Besides long lines and unfamiliar voting machines on Election Day, an executive order from Governor Cuomo allowing write-in paper ballots because of Hurricane Sandy, wreaked some major confusion in the Bronx.
Poll workers were unsure who could use the affidavit forms and voters worried the paper votes wouldn’t be counted in the Nov. 6 election.
But city Board of Elections Bronx representative J.C. Polanco said on Tuesday that the write-in votes would be valid – after a review against registration lists now underway, with a final tally expected in “a few weeks.”
Gov. Cuomo’s order allowed voters displaced by Sandy to sign a sworn statement at any polling place, verifying they were registered and fill in the ballot.
But the order did not specifically exclude those unaffected by Sandy.
In Hunts Point at the School of Performing Arts, site coordinator Altagracia Cruz said, “It doesn’t matter where you’re coming from, we’re letting everyone vote.”
Some voters at PS 108 in Morris Park, including Christine Dente, 56, said the new electronic vote machine gave her the error message that she scanned too many votes for the local assembly race, but counted it the second time she scanned it.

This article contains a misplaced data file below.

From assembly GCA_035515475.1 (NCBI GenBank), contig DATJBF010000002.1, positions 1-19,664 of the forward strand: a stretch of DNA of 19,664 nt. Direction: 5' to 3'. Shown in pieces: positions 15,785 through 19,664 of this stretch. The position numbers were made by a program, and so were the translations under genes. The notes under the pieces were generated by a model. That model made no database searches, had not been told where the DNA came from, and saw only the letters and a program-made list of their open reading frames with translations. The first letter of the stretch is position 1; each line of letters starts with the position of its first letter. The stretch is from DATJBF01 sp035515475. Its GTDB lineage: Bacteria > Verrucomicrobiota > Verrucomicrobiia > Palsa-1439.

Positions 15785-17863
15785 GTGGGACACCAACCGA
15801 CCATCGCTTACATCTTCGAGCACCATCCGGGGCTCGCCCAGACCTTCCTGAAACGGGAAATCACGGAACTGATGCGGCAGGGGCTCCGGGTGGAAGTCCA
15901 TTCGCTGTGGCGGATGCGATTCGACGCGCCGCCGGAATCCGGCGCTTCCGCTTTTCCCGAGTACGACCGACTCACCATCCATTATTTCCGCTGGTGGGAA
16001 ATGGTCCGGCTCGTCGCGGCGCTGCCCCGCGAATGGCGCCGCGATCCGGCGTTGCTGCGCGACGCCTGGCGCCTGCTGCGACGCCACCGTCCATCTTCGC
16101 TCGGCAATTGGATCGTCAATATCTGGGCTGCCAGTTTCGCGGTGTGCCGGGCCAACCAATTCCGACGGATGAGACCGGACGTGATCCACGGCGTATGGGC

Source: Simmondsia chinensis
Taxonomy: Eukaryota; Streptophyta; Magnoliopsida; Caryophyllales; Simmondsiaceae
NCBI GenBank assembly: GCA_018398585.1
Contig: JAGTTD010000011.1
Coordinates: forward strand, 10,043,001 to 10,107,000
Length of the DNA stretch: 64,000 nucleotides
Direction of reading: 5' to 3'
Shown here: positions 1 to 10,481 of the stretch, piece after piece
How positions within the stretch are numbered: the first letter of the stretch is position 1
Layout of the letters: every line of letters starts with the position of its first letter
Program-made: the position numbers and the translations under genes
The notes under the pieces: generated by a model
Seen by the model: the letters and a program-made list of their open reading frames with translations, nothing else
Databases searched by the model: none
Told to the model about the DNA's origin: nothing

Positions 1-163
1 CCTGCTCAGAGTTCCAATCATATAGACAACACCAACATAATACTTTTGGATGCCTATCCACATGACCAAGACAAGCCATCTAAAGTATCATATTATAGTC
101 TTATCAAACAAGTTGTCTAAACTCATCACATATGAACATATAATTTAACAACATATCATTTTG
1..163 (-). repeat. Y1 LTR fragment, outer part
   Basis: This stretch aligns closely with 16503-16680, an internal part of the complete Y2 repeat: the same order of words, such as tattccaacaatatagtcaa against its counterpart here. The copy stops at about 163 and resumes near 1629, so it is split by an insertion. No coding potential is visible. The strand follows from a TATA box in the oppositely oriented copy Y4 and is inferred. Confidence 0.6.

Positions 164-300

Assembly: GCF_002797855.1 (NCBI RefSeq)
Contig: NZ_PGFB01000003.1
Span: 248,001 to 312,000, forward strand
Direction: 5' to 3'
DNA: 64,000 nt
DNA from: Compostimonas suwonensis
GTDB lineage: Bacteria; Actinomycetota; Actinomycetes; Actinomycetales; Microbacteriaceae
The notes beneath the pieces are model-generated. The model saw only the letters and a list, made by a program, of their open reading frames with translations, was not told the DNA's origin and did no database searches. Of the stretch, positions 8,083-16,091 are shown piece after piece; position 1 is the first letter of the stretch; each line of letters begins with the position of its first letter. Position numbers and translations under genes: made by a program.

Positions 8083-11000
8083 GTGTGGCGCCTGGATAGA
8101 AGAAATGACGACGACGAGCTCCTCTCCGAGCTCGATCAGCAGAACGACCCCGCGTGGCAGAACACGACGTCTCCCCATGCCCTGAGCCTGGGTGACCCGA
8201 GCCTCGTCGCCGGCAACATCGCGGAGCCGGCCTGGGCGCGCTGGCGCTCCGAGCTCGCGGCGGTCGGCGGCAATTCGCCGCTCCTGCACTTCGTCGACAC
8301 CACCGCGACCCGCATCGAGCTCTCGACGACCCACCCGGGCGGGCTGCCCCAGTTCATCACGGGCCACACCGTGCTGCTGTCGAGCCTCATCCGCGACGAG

The voting process was seamless for many other voters leaving the poll site. Rushing past, Michael Schwartz, 37, said, “The language on the ballot was very clear, I had no problems at all.”
Meanwhile, at the Bronx House polling site on Pelham Parkway, the voting process was more orderly.
“It was very fast and smooth, much smoother than four years ago,” said Dennis Monks, 29, after casting his vote in the afternoon.
“I thought it was going to be longer but in this place it was very fast and organized,” said Yvette Savante, 43. “It took less than ten minutes.”
Voters did not appear deterred by the optical scan machines.
Many who turned out at MS 80 in Norwood questioned whether the written forms would be counted equally with the new ballots.
“It was a little too easy,” said Lauren Millilo as she exited the polling site. A resident of Rockland, N.Y., Millilo filled out an affidavit ballot.
“I’m proud of my vote,” she said, but remained conflicted about the merits of the affidavit system. “I’m worried it won’t count,” she said.
Others found the affidavit process helpful.
“I was so afraid I wouldn’t be able to vote,” said Dayana Nunez, 33, a math teacher at MS 80 who lives in Mahopac.
Nunez said she’d been staying with her mother-in-law since Sandy struck last week.
With additional reporting by Rachel Bryson-Brockmann, Kathleen Caulderwood, Kathleen Culliton, Jillian Eugenios and Matthew Perlman